We went on a pleasant drive to Atotonilco, a very old Mexican town we have visited before. It’s a drive of about an hour an a half, across the treacherous strip of road where we got our flat tire a couple of weeks ago.
Nearby Jalpa’s patronal fiesta was held over the last weekend. Before we left, we drove to there to buy some bread from one of the vendors before they pulled up stakes and left for another fiesta. There were lots of candy vendors, with marzipan and a variety of candies made from squashes and yams. There were several vendors of kitchen items, and plastic buckets and pans of all sizes.The children’s games were still there, too. The bread vendors carry their ovens around with them, and one had large beautiful bread coming right out of the oven. Chon bought one to take with us to Juana, his sister.
Atotonilco is a commercial center located in the “heights” of Jalisco, and was built in a bowl: to enter the town the drive circles down from the flatter lands of agave and orchards. Its known history began in 1528 (yes, 1528), and the conquistadors arrived in 1530. Known for oranges and lemons, it is also a center for tequila distilleries. AND, there are hot springs there!
The drive to Atotonilco was uneventful, and we saw some workers filling the enormous potholes that had tormented us on an earlier drive, and we arrived after noon. We parked a couple of blocks from the very large templo, and walked to the town square.
The temple of San Miguel Arcangel was built in the mid-1700’s, and appears to occupy most of a city block. The style is very similar to the famous temple in our neighboring town Jalpa De Canovas, described as renaissance and plateresco (florid), with a bell-shaped top. It towers above the city, and is easily seen from the mountains above. It is built of quarried stone. Corinthian columns inside draw the eye up to the light-filled dome. When we entered, a woman was mopping the large area surrounding the altar, and singing. The sound of her voice hung in the air, with a long decay time.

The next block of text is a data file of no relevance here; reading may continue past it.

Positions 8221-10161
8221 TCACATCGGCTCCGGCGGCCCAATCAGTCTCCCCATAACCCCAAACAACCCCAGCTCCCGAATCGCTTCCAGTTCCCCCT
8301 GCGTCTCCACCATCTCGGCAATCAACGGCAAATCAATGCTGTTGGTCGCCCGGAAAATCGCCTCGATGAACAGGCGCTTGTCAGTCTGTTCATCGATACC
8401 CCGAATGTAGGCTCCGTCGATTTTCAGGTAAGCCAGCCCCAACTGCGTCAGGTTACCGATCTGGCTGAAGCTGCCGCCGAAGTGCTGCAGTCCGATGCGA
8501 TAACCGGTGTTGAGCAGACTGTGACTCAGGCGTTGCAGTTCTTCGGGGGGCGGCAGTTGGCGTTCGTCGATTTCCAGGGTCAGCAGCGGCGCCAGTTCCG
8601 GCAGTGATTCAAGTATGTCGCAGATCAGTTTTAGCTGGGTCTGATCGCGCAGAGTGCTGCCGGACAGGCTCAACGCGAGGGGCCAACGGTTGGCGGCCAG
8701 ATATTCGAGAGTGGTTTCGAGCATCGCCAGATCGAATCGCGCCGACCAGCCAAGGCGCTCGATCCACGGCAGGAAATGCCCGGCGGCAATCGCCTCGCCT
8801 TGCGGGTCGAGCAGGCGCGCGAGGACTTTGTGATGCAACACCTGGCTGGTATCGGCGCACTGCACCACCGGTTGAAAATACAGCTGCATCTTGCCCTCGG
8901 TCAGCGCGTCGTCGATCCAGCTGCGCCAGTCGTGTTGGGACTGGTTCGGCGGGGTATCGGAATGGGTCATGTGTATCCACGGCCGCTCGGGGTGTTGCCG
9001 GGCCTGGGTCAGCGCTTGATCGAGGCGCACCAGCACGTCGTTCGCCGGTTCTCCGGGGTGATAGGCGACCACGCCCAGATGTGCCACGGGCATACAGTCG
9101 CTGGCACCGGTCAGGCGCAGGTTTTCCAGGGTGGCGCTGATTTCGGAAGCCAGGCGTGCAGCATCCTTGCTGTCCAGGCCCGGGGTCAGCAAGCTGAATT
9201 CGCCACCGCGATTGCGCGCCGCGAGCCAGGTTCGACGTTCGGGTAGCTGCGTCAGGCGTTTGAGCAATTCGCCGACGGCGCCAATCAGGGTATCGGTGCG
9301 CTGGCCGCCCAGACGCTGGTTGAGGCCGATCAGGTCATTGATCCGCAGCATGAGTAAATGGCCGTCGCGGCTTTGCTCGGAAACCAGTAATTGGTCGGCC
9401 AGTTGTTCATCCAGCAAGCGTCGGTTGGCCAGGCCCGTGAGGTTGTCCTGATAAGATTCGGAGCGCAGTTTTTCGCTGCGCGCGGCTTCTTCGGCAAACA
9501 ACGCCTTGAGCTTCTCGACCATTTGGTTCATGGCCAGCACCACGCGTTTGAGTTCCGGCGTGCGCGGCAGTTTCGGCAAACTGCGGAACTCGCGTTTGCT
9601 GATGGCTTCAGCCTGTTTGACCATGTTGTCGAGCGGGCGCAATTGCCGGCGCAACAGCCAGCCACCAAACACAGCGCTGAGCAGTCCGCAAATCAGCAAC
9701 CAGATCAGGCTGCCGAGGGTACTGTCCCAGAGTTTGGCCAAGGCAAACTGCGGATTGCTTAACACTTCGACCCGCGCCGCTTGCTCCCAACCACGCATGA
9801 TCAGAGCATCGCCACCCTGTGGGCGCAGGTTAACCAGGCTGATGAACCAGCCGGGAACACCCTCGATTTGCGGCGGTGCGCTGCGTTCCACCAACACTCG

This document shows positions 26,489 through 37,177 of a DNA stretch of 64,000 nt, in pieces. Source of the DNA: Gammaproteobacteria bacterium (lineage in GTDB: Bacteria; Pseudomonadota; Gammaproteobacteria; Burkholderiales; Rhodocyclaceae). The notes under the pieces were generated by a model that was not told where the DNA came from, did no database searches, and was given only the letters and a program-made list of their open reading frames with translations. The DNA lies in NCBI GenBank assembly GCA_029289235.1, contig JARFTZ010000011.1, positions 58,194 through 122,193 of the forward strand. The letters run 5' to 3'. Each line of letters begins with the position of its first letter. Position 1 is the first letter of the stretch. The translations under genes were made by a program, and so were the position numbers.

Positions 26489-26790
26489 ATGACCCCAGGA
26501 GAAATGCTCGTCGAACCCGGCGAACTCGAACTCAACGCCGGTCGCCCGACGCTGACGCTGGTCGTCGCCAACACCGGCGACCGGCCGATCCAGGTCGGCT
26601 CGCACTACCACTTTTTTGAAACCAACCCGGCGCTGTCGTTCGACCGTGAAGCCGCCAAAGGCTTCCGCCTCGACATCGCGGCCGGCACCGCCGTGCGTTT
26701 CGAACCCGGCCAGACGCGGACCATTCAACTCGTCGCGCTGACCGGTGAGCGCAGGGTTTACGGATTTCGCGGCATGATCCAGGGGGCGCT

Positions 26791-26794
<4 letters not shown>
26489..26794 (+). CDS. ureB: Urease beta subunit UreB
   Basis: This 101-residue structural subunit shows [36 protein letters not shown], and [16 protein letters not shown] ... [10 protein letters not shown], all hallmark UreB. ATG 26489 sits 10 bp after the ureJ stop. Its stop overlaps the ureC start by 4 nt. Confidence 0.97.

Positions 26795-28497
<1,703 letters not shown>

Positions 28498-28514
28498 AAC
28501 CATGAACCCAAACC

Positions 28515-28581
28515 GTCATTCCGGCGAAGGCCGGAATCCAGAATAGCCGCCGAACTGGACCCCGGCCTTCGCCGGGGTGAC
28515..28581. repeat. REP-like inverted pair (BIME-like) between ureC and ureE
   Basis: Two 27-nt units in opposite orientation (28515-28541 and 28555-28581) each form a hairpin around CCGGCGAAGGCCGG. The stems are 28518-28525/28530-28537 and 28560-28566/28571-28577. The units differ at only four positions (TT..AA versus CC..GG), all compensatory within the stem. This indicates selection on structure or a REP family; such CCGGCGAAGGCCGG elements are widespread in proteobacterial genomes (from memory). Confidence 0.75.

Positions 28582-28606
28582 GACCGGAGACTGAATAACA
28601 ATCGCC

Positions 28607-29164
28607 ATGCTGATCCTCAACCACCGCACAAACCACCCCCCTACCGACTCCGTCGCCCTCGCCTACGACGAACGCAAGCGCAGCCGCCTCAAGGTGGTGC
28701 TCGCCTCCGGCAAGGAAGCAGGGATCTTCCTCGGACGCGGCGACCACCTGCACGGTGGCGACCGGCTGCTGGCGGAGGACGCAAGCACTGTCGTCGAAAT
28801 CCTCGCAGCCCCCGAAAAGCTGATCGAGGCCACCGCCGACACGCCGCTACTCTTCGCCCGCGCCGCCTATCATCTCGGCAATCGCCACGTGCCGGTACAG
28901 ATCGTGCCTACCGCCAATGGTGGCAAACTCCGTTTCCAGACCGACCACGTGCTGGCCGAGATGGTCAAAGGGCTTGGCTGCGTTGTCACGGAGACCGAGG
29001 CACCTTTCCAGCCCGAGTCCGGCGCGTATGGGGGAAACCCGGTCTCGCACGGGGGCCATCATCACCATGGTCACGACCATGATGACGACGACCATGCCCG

We walked around, found ourselves by the old mercado, and remembered the hotel across the street. We went in and the woman at the front desk answered many questions about the area. Rooms are 300 pesos per night. That’s less than $30. Right outside the hotel was a place advertising lunch of chilaquiles and beans for 13 pesos. We bit. It was very good, and we felt fortified for more walking.
In the mercado Chon made a deal for a pair of huaraches for 90 pesos, and we stopped in at a couple of “cibers” to try to purchase a USB extension cord. It began to rain, harder and harder. We wanted to get to Juana’s house before it got late, so we headed back to the car, and back towards Arandas, the famous tequila town. We stopped at our favorite “private label” merchant (in this case, private label means no label at all), and bought a garrafon to take home. We headed past the very old church with its very old, very heavy bell still hanging in its temporary spot, and drove toward Juana’s house.
Out in the open spaces, dotted with agave fields and cattle pasture, we headed down a hill only to see a line of many stopped cars, and a barricade made of a truck that had slipped off the road, and was completely blocking passage. We waited with the other travelers until two large tow trucks manages to pull the truck backwards and onto the roadway again. When we passed the truck, we saw the shaken driver, several transit police cars, and the two tow trucks.
Traveling on, we arrived at Juana’s house in cold Josefino. She efficiently prepared us tacos of tasty chicken breasts, with beans and some spaghetti with a terrific cream sauce with rajas. We contributed our beautiful fiesta bread, and left after a short visit.
We wound down the mountain road, passed through Doblado, and arrived home after 8 p.m.